Bosworth Calls On State To Remove Chemicals From Water

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North Hempstead Town Supervisor Judi Bosworth has written to state officials urging them to take immediate action to remove the man-made chemical 1,4-dioxane from the public drinking water supply to reduce people’s exposure to this contaminant. A recent report by the Citizens Campaign for the Environment showed that 1,4-dioxane is more prevalent in the Island’s water than anywhere else in the state and far exceeds the national average.

Currently New York does not have a specific limit on the amount of 1,4 dioxane that can be present in drinking water, nor does it require specific treatment technology.
“I was alarmed and dismayed when learning that 1,4-dioxane exceeds EPA risk guidelines in almost the entirety of North Hempstead. It is imperative that State officials take strong and sustained action to respond to this threat to public health,” said Bosworth.

1,4-dioxane is a chemical compound that is a probable carcinogen, yet New York State’s drinking water standard does not set a chemical-specific amount that can be found in drinking water. Traces of this containment can be found in cosmetics, detergents, shampoos, dyes, greases, waxes, baby wipes and more. The EPA classifies 1,4-dioxane as “likely to be carcinogenic to humans by all routes of exposure.” In addition to this, the EPA states that the contaminant can leach from soil to groundwater, where it can be resistant to biodegradation.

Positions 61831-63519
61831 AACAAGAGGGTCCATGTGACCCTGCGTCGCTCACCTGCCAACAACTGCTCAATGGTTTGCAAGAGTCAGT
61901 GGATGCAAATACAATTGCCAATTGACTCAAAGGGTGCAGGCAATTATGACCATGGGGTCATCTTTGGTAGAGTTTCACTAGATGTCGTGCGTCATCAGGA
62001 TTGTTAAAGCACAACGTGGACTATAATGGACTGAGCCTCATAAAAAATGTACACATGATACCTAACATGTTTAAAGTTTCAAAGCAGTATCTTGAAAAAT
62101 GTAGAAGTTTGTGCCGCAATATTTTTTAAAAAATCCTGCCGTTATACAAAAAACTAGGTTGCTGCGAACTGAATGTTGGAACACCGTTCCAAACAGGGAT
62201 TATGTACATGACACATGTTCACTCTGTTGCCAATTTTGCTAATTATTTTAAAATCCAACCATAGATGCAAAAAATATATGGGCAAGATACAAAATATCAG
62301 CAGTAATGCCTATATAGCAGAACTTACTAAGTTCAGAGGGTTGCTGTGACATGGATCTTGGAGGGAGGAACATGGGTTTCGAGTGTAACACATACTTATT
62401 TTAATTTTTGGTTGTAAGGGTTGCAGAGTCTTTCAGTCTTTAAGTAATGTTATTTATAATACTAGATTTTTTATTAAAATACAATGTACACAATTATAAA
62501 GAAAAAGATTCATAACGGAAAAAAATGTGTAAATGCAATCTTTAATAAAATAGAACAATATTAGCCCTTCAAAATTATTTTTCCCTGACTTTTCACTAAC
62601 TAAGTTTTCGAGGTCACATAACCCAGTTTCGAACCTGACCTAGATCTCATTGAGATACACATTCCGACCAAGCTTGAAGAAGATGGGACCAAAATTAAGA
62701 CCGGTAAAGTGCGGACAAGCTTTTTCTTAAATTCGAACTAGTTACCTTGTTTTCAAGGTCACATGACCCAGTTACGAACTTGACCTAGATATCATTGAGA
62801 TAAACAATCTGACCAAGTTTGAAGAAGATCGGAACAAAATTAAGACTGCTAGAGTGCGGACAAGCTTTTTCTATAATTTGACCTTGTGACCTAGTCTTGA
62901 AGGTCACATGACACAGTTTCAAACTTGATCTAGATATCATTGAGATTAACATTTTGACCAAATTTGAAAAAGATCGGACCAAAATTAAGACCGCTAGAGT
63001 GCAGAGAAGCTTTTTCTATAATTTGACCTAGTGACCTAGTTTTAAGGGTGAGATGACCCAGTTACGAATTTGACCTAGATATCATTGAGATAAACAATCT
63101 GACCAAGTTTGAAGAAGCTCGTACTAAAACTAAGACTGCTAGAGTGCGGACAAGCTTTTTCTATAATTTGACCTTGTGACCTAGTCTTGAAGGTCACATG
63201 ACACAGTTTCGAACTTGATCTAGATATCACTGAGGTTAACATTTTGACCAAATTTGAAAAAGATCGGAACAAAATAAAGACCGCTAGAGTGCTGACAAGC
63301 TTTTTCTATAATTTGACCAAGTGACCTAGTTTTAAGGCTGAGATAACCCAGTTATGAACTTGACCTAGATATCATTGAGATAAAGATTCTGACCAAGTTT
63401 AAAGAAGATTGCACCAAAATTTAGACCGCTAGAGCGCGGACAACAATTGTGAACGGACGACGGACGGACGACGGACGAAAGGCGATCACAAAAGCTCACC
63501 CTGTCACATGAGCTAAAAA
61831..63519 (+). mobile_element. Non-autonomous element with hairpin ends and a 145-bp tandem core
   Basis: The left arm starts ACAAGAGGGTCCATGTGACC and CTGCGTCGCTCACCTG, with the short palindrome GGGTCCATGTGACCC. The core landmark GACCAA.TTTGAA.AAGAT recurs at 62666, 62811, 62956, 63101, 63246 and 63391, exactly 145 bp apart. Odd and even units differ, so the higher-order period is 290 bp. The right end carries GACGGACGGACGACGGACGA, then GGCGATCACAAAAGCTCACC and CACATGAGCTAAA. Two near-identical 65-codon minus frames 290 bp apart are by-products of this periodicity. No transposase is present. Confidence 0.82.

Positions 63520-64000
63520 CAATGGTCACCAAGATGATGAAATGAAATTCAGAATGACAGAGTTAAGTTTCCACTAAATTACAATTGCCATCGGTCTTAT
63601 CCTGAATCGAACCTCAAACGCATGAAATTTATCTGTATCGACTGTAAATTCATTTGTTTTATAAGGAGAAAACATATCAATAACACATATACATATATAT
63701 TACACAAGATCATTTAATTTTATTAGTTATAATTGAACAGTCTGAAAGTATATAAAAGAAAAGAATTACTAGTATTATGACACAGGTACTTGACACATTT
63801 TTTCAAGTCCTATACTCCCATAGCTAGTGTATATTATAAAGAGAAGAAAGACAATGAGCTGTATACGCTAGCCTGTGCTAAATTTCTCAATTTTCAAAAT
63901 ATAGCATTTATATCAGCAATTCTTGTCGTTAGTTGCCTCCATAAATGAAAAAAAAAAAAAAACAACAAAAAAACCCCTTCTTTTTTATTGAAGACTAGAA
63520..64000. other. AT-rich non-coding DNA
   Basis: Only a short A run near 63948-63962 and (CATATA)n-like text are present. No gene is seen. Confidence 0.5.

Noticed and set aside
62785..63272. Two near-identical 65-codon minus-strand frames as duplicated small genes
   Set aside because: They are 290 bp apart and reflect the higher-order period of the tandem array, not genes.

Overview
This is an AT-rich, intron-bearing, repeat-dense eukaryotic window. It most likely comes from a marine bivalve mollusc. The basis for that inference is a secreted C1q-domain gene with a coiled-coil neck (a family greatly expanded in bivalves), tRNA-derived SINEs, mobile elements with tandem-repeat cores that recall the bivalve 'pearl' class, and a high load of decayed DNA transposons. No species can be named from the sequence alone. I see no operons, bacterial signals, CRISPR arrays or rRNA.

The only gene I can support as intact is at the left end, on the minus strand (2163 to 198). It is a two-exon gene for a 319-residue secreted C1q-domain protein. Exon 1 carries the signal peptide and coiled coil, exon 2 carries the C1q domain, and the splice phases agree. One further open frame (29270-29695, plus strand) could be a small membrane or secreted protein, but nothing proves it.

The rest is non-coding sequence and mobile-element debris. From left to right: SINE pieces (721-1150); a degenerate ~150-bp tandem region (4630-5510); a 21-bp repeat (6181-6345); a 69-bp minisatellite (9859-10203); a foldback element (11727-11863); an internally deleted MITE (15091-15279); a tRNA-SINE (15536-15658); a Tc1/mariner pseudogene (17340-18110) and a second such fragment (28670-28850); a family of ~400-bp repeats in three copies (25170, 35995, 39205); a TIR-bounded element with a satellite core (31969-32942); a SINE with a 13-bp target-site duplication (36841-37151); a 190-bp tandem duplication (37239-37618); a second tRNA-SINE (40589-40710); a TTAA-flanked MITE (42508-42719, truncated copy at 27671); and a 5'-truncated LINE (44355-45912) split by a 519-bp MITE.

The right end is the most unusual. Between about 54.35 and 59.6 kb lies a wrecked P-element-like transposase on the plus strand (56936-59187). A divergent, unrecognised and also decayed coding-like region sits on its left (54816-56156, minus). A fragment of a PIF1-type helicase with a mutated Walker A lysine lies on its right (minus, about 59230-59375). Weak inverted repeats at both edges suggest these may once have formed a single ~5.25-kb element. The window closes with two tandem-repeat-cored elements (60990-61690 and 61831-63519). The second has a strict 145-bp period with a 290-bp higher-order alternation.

Since taking office, a priority of Bosworth’s administration has been to protect and improve the quality of our drinking water. In the letter to officials, Bosworth recommended ways in protect the water supply and environment from 1,4-dioxane, including:

• Immediately draft and enforce specific drinking water standards for this contaminant in order to protect the public health.
• Make funding and resources available to water suppliers and wastewater treatment plants to ensure that they have access to appropriate treatment methods
• Require industries that emit this carcinogen, such as commercial laundromats, to treat their effluent or switch to detergents which are free of 1,4-dioxane

Bosworth is calling on New York state to take immediate steps to legislate a ban of this containment in consumer goods, sending a powerful message to consumer goods manufacturers and encouraging them to implement cost effective removal methods before their products reach the market.

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